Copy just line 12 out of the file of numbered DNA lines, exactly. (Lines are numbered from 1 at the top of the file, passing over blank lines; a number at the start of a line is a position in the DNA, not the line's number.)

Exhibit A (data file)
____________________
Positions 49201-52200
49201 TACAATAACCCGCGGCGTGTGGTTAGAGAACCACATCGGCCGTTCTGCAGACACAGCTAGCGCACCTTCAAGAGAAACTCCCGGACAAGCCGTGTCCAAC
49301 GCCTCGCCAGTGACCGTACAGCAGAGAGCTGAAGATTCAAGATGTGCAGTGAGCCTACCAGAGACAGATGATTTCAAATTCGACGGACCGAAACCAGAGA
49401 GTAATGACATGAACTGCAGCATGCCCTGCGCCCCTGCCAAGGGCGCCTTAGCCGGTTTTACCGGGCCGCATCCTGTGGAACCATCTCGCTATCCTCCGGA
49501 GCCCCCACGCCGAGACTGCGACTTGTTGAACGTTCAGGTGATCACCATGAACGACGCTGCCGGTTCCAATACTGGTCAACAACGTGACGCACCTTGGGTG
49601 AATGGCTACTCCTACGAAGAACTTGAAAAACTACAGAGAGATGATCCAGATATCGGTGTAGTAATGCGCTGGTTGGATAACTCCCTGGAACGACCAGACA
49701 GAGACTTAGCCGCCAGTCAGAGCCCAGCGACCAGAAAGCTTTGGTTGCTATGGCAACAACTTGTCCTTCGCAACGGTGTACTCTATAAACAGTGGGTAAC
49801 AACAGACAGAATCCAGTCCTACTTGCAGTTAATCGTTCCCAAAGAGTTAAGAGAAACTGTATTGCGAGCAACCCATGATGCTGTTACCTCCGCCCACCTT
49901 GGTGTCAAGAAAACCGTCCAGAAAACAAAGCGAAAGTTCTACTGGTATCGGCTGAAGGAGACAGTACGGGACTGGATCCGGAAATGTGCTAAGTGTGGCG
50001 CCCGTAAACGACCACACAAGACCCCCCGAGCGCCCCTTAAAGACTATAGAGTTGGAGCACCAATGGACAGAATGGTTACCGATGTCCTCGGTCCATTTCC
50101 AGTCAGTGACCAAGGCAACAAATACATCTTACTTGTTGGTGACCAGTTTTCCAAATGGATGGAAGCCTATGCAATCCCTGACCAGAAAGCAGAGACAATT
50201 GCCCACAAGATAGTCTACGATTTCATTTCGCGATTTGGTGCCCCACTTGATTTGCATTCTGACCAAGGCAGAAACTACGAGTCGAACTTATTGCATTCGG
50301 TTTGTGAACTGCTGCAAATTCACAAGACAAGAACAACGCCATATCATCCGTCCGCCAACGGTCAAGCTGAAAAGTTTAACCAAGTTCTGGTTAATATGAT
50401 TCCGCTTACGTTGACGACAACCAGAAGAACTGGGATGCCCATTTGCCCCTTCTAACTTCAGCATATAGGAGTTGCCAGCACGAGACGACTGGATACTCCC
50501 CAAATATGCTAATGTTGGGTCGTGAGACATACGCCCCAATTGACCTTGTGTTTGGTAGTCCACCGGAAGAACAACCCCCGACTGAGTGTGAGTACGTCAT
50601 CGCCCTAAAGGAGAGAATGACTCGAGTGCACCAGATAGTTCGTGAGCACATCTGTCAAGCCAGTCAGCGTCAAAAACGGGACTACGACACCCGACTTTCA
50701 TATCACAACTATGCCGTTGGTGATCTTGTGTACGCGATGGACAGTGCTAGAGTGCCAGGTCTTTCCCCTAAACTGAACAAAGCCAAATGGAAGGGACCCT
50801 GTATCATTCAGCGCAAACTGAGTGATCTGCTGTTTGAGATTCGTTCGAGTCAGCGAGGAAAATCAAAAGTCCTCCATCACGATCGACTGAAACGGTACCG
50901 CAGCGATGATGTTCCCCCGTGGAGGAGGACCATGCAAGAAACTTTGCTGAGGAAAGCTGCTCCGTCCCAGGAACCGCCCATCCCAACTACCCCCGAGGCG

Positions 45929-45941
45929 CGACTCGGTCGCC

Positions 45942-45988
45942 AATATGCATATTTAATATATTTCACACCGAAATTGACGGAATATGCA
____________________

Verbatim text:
50201 GCCCACAAGATAGTCTACGATTTCATTTCGCGATTTGGTGCCCCACTTGATTTGCATTCTGACCAAGGCAGAAACTACGAGTCGAACTTATTGCATTCGG